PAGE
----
As I mentioned before, the bear stands 14 feet tall. It is made entirely of roofing debris that has fallen from the decaying warehouse. It is held together by an amalgamation of nails, both old and new. The whole thing was then painted a ghostly shade of grayish white. The face was then carefully crafted at the front with two corned ears and a gaping mouth full of fangs. As if the beast were caught in a perpetual roar. Black doll-like eyes have been painted on as well. They are just as welcoming as they are frightening. I spent a good while just looking the beast deep into those black eyes. Yet I saw nothing in them. There is an odd sense of wonder about this peculiar structure. The polar bear has been standing for over a year now. And the slow decay of time is clearly starting to show amongst her outer hull. Several key pieces have fallen off and there is a bit of rust growing along the left side. But other than that, the polar bear has been left remarkably untouched. The only graffiti was the artist themselves tagging their name across their unique creation. The warehouse itself, on the other hand, looks as if a strong wind might blow the whole thing over. The polar bear is pretty big, yet looks quite small inside the greater building. Plenty of old machinery and relics have been left behind. Everything is rusted to Hell. The wood is wet with rot. The frame shakes with uneasiness. And the floor is coated with broken glass, jagged metal, and dirty brown water.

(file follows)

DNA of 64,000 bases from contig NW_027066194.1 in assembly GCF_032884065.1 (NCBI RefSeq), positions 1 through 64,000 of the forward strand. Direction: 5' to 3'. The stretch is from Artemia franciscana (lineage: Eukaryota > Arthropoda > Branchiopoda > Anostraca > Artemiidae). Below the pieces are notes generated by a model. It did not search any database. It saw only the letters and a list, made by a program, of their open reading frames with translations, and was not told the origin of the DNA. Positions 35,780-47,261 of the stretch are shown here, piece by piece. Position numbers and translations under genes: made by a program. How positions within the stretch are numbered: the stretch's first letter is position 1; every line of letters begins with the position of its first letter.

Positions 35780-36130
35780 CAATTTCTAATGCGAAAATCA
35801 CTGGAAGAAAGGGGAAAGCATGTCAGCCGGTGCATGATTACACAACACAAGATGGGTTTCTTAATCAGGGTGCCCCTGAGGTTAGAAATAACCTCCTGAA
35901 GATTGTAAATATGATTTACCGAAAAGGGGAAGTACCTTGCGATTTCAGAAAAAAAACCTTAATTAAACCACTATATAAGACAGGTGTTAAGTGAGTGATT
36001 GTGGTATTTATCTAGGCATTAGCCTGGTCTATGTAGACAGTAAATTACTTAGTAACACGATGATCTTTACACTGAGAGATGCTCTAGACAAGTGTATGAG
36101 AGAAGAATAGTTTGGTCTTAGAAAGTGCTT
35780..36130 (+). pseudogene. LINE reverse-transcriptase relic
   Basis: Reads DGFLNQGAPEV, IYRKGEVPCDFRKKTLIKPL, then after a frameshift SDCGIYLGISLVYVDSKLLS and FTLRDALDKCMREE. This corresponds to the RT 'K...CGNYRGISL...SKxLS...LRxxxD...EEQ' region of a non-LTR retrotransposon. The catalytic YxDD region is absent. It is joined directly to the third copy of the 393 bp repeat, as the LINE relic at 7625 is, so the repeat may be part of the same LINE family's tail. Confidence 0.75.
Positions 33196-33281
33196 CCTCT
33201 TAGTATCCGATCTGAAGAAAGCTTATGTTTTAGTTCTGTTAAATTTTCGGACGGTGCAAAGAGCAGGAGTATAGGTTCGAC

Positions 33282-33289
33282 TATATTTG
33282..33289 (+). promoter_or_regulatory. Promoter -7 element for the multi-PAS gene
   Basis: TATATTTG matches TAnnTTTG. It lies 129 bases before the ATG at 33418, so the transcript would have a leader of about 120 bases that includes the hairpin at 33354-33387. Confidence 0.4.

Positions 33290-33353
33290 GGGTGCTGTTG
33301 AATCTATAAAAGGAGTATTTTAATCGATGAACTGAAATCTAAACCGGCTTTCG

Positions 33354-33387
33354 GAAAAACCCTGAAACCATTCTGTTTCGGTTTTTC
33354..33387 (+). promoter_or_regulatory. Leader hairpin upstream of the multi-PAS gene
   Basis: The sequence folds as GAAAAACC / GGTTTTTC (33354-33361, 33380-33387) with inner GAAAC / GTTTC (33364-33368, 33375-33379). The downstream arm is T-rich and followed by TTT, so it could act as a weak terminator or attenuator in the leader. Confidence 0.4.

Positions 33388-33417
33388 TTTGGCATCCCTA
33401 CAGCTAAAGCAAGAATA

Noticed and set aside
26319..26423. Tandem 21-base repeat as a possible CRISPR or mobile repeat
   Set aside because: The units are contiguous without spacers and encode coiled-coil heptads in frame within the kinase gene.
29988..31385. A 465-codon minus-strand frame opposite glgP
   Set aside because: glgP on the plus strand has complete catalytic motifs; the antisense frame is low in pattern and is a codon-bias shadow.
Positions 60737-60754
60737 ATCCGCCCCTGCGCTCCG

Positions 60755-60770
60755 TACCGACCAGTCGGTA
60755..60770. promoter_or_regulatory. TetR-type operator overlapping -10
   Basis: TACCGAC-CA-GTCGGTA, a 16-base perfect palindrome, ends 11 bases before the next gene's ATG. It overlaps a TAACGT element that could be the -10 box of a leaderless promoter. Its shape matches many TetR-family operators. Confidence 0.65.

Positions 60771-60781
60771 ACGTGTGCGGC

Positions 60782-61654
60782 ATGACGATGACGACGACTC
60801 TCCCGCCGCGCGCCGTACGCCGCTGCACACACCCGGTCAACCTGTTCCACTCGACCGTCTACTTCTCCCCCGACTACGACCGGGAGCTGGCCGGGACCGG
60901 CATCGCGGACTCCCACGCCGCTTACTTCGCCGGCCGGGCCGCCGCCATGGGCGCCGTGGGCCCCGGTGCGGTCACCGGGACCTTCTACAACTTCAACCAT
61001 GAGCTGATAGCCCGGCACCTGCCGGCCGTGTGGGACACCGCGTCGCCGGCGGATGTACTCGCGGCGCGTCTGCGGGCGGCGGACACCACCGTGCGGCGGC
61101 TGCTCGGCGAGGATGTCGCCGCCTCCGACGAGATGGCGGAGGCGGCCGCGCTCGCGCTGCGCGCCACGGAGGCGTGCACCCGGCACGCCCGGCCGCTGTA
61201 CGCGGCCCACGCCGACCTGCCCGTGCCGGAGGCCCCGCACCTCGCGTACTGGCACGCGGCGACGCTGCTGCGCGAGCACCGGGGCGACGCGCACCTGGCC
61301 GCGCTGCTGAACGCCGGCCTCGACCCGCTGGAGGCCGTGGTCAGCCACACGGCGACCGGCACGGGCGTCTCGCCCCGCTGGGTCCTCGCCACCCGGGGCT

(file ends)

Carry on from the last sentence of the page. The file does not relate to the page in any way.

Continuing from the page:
Eventually, it was time to go. We had gotten all the pictures we could and finally bid farewell to the great wooden beast. The walk back was a bit of a challenge. Much like the walk in, the underbrush of the old railyard is a God Damn labyrinth. On our way back, we came across a few slack-jawed graffiti taggers marveling over what looked like a fallen tree. But as we approached, we realized that it was actually an old rail tower that had finally come down. The forces of nature can be quick and cruel. And they are clearly starting to finally overtake what was once the Cedar Hill Railyard. But I am glad to see that the polar bear is still standing. I do not know if she will survive another winter. I recommend anyone wishing to see her go as soon as you can. For this very place reminded me very much of what Parts Unknown must be like in the mythical world of pro wrestling. If it were to actually come to life. Ever after all these years of redevelopment, you never quite know what you’re going to find out here. The old railyard is no longer the scary and off-putting wasteland that it once was. But some things about it remained all the same. Now, it is a mystical place where our world and the natural one have found a unique balance. For the time being, that is. Because at the end of the day, the wild always wins. The vegetation grows untamed. Great steel towers fall from the sky. Mystery lies around every corner. The former world passes away, and another one rises to take its place. Here there be monsters.

The Other Side of the Tracks — The Abandoned Cedar Hill Rail Yard